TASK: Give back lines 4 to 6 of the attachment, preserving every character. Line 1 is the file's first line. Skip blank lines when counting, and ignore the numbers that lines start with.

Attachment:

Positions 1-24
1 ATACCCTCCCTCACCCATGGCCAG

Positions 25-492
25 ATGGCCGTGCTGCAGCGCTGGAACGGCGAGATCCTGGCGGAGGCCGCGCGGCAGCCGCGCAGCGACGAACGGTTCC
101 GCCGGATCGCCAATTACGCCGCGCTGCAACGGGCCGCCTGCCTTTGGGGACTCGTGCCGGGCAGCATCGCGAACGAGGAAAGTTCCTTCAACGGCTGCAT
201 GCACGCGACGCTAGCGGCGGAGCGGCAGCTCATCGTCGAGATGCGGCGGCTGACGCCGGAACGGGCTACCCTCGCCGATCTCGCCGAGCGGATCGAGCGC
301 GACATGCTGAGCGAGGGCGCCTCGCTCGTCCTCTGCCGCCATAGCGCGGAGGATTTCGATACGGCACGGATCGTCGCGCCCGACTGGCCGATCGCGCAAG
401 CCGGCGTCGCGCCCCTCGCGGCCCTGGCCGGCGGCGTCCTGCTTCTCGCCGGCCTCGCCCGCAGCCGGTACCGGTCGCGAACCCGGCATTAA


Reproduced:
25 ATGGCCGTGCTGCAGCGCTGGAACGGCGAGATCCTGGCGGAGGCCGCGCGGCAGCCGCGCAGCGACGAACGGTTCC
101 GCCGGATCGCCAATTACGCCGCGCTGCAACGGGCCGCCTGCCTTTGGGGACTCGTGCCGGGCAGCATCGCGAACGAGGAAAGTTCCTTCAACGGCTGCAT
201 GCACGCGACGCTAGCGGCGGAGCGGCAGCTCATCGTCGAGATGCGGCGGCTGACGCCGGAACGGGCTACCCTCGCCGATCTCGCCGAGCGGATCGAGCGC